Kharkiv, for its part, is experiencing constant and deliberate destruction of critical infrastructure (heating stations, water supplies, etc). According to Mayor Ihor Terekhov, 400 residential buildings have been rendered uninhabitable by the constant Russian bombardment, forcing their residents to be evacuated. Mayor Terekhov explained that city service workers are also on the frontline as they perform their duties maintaining the city’s communications amid constant shelling and bombing. “This is a difficult time for us, but we are doing our best to keep the city functioning as normally as possible under wartime conditions,” Mr Terekhov said. The city is negotiating humanitarian aid from other cities in Ukraine and sister cities abroad, as well as assisting other cities in Kharkiv region with evacuation. It is currently possible to leave Kharkiv by car or train, but both options are very risky while the bombardment continues. "Russian fighter aircraft are flying very low, and you don't know if their bombs will hit you or somewhere nearby. People who have survived this experience would only be in favor of a no-fly zone," Mr. Terekhov added.

Merefa, a 20 thousand population community close to Kharkiv, is experiencing similar problems. According to Mayor Veniamin Sitov, as a result of nighttime aerial bombardment, the city lost a school, a kindergarten, and a local community center. “We are receiving humanitarian help from other cities”, he says. “But at the same time, shops are only accepting cash, which is especially a problem for pensioners.

Another affected city in the Northeast of Ukraine is Sumy, which has already experienced four aerial bombings of residential buildings within the last week after the Russian military initially tried to capture the city with an armored assault. According to Mayor Oleksandr Lysenko, the city is facing a shortage of food and medicine, but managed to conduct one evacuation. A second was sabotaged by the Russian army. He adds, “We need to establish an external supply of aid. There are practically no stocks left in the city." According to him, it is difficult to do this now because the Russians are constantly shelling not only residential areas, but also individuals.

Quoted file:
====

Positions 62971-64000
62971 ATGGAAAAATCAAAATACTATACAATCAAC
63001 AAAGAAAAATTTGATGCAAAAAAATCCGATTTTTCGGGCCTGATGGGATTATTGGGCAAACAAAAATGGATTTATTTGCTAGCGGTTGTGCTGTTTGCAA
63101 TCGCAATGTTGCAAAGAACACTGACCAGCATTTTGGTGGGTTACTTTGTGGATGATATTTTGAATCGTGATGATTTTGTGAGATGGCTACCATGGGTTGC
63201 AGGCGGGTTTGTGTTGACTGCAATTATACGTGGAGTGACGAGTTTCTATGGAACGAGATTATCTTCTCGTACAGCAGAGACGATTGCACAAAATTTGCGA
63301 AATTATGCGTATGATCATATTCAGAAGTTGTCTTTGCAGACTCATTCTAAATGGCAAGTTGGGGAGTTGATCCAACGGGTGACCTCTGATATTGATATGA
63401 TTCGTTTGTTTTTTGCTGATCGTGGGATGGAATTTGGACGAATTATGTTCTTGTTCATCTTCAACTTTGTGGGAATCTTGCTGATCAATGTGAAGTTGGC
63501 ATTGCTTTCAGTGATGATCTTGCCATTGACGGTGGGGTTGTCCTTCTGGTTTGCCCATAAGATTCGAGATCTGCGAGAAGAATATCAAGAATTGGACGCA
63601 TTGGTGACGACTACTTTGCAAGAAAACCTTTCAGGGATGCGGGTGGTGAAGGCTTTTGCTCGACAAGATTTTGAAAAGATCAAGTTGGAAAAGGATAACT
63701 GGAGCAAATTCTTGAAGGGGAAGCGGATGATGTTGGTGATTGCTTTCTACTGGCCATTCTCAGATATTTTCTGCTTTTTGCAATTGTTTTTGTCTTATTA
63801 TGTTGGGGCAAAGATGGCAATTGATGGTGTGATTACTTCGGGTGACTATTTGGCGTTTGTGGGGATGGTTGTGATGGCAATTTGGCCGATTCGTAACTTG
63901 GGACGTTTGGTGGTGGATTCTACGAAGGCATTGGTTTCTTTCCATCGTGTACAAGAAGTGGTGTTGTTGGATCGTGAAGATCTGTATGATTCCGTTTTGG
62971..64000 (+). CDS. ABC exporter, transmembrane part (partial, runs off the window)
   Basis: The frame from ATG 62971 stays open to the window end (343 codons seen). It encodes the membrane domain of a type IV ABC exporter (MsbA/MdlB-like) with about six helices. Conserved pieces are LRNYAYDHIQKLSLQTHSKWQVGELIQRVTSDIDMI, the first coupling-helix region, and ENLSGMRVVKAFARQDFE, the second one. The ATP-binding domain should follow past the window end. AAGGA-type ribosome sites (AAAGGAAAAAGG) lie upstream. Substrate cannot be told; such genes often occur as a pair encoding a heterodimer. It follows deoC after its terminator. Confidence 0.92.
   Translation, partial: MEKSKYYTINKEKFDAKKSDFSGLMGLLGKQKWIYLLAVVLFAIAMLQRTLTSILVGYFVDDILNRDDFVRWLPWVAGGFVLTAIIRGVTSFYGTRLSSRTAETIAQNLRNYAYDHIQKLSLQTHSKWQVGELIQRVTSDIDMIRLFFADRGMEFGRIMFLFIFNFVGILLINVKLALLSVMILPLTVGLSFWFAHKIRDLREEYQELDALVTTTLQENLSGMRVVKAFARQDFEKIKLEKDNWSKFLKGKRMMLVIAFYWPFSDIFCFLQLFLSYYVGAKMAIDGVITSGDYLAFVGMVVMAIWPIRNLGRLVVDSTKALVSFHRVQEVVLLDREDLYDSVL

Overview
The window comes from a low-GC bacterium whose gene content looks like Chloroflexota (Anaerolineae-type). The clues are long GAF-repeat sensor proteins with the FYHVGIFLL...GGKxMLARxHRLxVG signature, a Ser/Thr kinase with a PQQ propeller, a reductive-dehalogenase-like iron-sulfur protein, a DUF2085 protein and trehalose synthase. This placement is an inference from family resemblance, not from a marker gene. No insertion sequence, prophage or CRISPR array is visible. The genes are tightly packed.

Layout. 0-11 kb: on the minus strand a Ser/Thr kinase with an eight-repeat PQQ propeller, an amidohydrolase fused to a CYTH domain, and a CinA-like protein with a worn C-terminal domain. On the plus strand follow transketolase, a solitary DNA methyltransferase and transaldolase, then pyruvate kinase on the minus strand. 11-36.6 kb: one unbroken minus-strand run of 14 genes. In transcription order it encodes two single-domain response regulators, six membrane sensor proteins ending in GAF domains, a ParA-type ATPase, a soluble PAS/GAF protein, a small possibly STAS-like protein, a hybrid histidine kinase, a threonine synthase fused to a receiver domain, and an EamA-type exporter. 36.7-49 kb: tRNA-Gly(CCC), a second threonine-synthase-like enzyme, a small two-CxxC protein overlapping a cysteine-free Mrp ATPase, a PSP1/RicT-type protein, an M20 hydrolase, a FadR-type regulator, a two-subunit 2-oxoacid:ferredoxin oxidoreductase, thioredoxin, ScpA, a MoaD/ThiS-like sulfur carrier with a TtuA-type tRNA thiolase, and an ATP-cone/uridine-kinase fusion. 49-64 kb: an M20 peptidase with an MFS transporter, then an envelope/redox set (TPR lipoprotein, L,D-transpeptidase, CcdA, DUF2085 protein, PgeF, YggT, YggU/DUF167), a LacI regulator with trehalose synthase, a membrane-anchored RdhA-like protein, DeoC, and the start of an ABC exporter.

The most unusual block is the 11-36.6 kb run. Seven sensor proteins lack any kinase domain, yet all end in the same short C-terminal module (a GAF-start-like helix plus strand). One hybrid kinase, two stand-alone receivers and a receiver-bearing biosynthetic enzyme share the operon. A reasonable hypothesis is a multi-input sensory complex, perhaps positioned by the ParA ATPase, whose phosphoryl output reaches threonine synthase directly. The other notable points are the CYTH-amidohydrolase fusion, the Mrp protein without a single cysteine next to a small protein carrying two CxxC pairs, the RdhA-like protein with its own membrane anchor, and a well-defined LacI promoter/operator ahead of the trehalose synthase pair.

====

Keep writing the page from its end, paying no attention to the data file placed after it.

At the same time, the city of Trostyanets in Sumy region is also running out of supplies of food and medication, while its social infrastructure is being completely destroyed. Russian soldiers are looting the city, stealing not only food but also all vehicles they can get their hands on, as well as occupying administrative and private buildings. Mayor Yuriy Bova says that the Russians are not even letting residents access the cemetery: “For five days already, we haven’t been able to bury our dead! Russians built a checkpoint in front of the cemetery and shot at cars in funeral processions.

Unlike the other cities featured in the conference, Zhytomyr, which is located west of the capital in Kyiv, has not yet been invaded by Russian ground forces. Instead, it has been hit several times by bombs and missiles, which destroyed a school and a dormitory, as well as damaging a hospital and a kindergarten and hitting a fuel terminal. Mayor Serhiy Sukhomlyn says that locals “have turned the city into a fortress” amid fears that the Russian army would attack. However, while they have experienced airstrikes, the city is still managing to properly run its public transport and serve as a transfer point for refugees from the eastern regions on their way to the west of Ukraine.

The Ministry of Communities and Territorial Development is in constant contact with all the mayors, as they serve their respective communities in this time of war. The Ministry will continue to support the communities to light the atrocities committed by Russian troops, and the herculean efforts of the communities to maintain services to its inhabitants who have lost families, property, and livelihood.

The conference was organized by Internews Ukraine with the support of the Ministry for Communities and Territorial Development of Ukraine. All thoughts expressed during the event are the sole responsibility of the organizers and the speakers.